Haj Mirza taught Farshchian how to draw a gazelle. “When I got home, I was so excited,” Farshchian recalls. “I stayed up all night and drew about 200 gazelles: big ones, little ones....I felt like something was changing within me.” The next day, he took his portfolio to show the gazelles to Haj Mirza, who could not believe his eyes. He asked if Farshchian had drawn them all by himself or if he had traced them. “No, sir, I’d never do that. I just drew them,” Farshchian answered. Haj Mirza instructed Farshchian to draw a gazelle in his presence. After finishing quickly, Haj Mirza kissed him on the forehead and said, “You’ll become great! Work hard.”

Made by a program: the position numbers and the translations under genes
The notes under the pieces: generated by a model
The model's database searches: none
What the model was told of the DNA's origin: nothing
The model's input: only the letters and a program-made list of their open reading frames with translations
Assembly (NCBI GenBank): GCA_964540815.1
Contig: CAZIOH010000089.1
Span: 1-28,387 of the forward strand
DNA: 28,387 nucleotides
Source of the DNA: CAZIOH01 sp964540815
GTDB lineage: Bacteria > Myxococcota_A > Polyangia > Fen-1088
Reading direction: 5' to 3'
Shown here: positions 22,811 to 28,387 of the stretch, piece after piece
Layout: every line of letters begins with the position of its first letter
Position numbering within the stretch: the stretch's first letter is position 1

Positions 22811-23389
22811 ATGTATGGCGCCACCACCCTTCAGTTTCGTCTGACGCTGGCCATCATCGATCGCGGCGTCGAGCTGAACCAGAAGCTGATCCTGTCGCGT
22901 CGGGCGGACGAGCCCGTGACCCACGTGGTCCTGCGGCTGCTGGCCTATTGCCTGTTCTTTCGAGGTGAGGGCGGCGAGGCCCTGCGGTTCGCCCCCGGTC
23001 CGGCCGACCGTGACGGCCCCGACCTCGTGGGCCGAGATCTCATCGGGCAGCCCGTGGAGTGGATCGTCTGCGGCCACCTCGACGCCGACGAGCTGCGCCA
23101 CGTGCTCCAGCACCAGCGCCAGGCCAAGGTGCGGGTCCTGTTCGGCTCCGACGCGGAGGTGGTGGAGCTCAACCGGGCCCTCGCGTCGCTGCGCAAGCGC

Farshchian became Haj Mirza’s apprentice and continued to draw in pencil for four more years, mostly emulating Timurid and Safavid drawings. Then Farshchian began to study painting. Eventually, the precocious boy was helping carry out the studio's commissions. The gazelle still holds a special place in Farshchian’s heart and appears throughout his body of work.
"I always got a perfect score, 20/20, in drawing, composition, literature, and other abstract lessons. Unfortunately, I was so untalented when it came to math."